Give support rather than try to solve the student's problems.Sometimes, sympathetic listening will be enough. You are not expected to solve the student’s personal problems.
Allow the student to vent, but do not probe the student for more than he or she is willing to share. Listen attentively but do not put pressure on the student to make decisions then and there. You can discuss the various support options available to the student, but ultimately the student decides whether to avail of these options.
If you do not know how to proceed, take a time-out. It may be enough to take a moment to reflect in the middle of the discussion. If necessary, say that you need to think over what is the best way to help and arrange to see the student again. In the meantime, you will be able to look into the situation and consult a professional.
Teachers and instructors do not need to be perfect. If you notice later on that your course of action was not the right one, it is usually possible to rectify the situation by talking with the student.
If you continue to worry about the student and you want to remind him or her of the support options, you can, for example, send the student an email: “I have been thinking about our conversation the other day. I wanted to send you details of the available support options, if you feel that it might be helpful to talk about the issues further with a professional.” Send the email only to the student.
How do I refer a student on to another service?
If you are unable to offer the student the kind of support he or she needs, you should refer the student to someone in a more appropriate role. You can use, for example, the following phrases to encourage the student to seek counselling or medical attention: “It might be helpful for you to make an appointment with the student health services or the student counsellor.”
You could also use one of the following phrases or anything else that comes naturally to you:
“I was wondering if you could benefit from a visit to the student health services.”
“In similar situations, many students have found the services of a study counselling psychologist or a student counsellor quite helpful.”
“Please remember that you can always drop by the student counsellor or book an appointment with the student health services.”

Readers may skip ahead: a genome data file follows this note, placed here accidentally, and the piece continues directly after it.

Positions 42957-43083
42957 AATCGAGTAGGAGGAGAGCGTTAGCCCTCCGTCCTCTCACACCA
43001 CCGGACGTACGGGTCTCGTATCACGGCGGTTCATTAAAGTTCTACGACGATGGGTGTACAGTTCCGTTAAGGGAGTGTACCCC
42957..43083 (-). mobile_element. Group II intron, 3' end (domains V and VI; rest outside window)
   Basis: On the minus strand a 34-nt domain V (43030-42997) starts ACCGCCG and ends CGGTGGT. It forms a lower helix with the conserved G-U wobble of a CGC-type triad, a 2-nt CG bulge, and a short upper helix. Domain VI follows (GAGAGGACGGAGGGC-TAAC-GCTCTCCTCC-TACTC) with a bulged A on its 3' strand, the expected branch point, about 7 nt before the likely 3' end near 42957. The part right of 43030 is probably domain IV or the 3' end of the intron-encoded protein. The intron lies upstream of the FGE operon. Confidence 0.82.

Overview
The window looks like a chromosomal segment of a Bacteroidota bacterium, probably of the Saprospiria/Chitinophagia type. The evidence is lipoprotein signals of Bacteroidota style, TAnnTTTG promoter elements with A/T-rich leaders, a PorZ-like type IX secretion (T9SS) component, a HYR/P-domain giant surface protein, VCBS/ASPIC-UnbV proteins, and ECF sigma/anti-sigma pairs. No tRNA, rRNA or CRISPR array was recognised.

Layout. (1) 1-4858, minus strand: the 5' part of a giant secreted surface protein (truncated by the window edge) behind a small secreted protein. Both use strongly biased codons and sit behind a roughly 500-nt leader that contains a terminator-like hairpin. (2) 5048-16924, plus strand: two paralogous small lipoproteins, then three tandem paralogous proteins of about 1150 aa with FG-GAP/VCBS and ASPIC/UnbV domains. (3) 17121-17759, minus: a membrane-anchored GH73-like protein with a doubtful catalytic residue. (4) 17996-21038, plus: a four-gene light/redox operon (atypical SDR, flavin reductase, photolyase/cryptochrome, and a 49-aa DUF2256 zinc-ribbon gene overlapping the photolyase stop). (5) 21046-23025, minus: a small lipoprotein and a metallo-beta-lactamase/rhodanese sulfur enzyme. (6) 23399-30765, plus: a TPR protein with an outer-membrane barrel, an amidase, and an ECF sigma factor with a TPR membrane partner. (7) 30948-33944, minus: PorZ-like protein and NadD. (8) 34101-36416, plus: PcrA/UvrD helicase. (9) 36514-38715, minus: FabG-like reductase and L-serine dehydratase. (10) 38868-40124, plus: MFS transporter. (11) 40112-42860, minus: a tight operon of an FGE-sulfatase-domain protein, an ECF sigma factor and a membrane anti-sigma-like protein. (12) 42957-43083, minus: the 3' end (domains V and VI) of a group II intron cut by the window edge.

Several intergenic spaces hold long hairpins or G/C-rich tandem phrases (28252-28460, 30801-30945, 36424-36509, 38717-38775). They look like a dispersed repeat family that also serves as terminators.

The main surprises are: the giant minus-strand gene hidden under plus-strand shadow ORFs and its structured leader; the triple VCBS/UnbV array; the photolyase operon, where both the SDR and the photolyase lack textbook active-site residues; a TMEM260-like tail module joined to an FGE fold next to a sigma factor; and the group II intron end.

Besides the counselling services offered by the University/TAMK, there are other support services available to students, most importantly student health services. If a student has physical or mental health issues or his or her ability to study effectively has been severely reduced, you should advise the student to seek appropriate medical attention.
Usually you should advise students in distress to personally contact the appropriate service. Sometimes it may be necessary for you to offer to make the appointment on the student’s behalf or make the appointment together with the student. This may be the case, if the student suffers from severe social anxiety, or you are very worried about his or her wellbeing, or you suspect that the student will be unable to seek help by him or herself. You must always have the student’s consent for making the appointment. You and the student must clearly agree on the type of service that you will contact and on the extent of the information that you may share with the service provider.
The student may already be receiving appropriate counselling services or medical attention. You can ask the student about this: “Are you already receiving some kind of help or support?" The student decides how much information he or she is willing to share. If the student is already receiving counselling or medical attention, you can focus on providing academic support. Consider the student’s ability to make effective academic progress and ask questions accordingly: “How much do you expect to be able to work for your studies at the moment?”